At least in Medicaid, the 2009 stimulus helped stabilize the economy

The two parties continue to debate the full impact of the 2009 stimulus—A.K.A. the American Recovery and Reinvestment Act (ARRA). As detailed in a terrific new book by Michael Grunwald, ARRA had its imperfections. ARRA should have been larger.  It did not prove particularly popular. Despite an inconclusive political debate, evidence is accumulating among economists that ARRA preserved million of jobs.

This month, Berkeley’s Gabriel Chodorow-Reich and Zachary Liscow, MIT’s Laura Feiveson, and Stanford’s William Gui Woolston added to this evidence base, with an article in this August’s American Economic Journal: Economic Policy. (Ungated version here). Their paper, Does State Fiscal Relief During Recessions Increase Employment? Evidence from the American Recovery and Reinvestment Act,” examined the impact of $88 billion in ARRA aid provided to states through the Medicaid program….

As TIE readers know, Medicaid is operated by state governments, and is financed through a partnership between the states and the federal government. The federal government’s expenditure share lays between 50 and 83 percent, as determined by the Federal Medical Assistance Percentage (FMAP), with low-income states receiving more favorable rates.

One component of ARRA significantly raised states’ FMAP over the period October, 2008-December 2010.  As the authors describe:

The ARRA made three changes to the baseline FMAP calculation… First, the baseline FMAP could not decrease. Second, the FMAP was increased by 6.2 percentage points above the baseline for every state. The additional match applied retroactively from passage in mid-February back to October 2008, making part of the transfer purely lump-sum. Finally, through December 2010, each state received a further increase in its FMAP based on the largest increase in its unemployment rate experienced between the trough three-month average since January 2006 and the most recently available 3-month average. To qualify for the ARRA changes, states had to, at a minimum, maintain the eligibility standards, methodologies, and procedures of their Medicaid programs that existed on July 1, 2008.  Program benefits could, however, change. The law also forbade states from increasing the share of the non-federally financed portion of Medicaid spending borne by local governments, in effect extending the fiscal relief to local governments as well.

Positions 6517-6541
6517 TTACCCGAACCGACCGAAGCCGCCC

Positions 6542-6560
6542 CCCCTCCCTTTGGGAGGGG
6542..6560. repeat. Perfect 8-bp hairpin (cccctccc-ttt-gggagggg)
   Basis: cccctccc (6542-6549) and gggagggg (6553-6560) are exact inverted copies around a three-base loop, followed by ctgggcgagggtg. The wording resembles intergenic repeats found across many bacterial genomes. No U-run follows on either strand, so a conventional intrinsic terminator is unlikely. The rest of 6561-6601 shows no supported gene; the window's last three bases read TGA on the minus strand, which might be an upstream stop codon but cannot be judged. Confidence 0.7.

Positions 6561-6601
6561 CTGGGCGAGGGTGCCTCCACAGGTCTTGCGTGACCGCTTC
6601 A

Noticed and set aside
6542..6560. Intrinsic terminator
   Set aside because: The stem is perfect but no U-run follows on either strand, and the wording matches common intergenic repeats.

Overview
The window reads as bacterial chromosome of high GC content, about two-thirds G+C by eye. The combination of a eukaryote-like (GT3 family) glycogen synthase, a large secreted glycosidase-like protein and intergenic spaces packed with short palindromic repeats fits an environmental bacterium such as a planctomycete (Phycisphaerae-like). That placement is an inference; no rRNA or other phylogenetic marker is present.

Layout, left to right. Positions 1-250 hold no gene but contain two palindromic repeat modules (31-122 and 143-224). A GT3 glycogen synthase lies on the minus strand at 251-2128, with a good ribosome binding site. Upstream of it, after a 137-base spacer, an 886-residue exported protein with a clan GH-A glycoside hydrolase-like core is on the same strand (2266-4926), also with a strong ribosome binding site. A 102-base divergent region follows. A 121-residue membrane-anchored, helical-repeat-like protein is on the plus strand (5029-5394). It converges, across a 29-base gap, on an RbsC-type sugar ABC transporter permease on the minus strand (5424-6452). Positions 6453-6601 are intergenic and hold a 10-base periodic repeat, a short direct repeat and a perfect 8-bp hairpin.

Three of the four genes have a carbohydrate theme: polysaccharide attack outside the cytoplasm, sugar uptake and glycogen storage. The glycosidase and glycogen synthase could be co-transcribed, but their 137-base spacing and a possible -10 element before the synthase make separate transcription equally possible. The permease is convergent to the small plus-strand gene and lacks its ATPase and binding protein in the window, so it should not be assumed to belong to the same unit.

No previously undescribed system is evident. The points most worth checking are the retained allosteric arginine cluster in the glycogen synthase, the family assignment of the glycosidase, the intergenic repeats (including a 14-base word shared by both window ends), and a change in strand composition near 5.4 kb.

These transfers had large, immediate impacts on state policies. Moreover, the amount of the transfer differed greatly across the states. One can therefore explore the impact of these transfers on employment.  Chodorow-Reich, Liscow, Feiveson, and Woolston performed this analysis.

These authors find that a state’s receipt of another $100,000 was associated with an additional 3.8 job-years. In effect, ARRA ameliorated sharp budget cuts that states would have otherwise made in meeting challenges posed by an economic crisis. This is a substantial estimated employment effect. This paper underscores the value of one component of the 2009 stimulus in stabilizing the economy.

This paper also underscores the difficulties and policy failures of state governments that poorly-balance expenditures across business cycles. Effective state fiscal policy would include contributions to rainy day funds and other mechanisms during good times, and increased expenditures during recessions when tax receipts decline and demand for state services increases. For reasons of political economy, voter myopia, and because of institutional constraints such as balanced budget requirements, states have performed poorly in this task. The authors end with an intriguing passage:

[S]ome states have considered adopting rules that would require the state to contribute to their rainy day fund during healthy economic times. For example, a state could be required to contribute to its fund when the unemployment rate in the state falls below a given threshold, and be permitted to tap into its fund when the unemployment rate rises to a sufficiently high level. These regulations have the advantage of constraining politicians, while helping to alleviate some of the fiscal strain induced by a recession.

I fear that these proposals will receive less policy attention than they deserve.

In any event, this paper underscores the importance of strong federal support for Medicaid, and the important benefits of the 2009 stimulus, which are easily overlooked.

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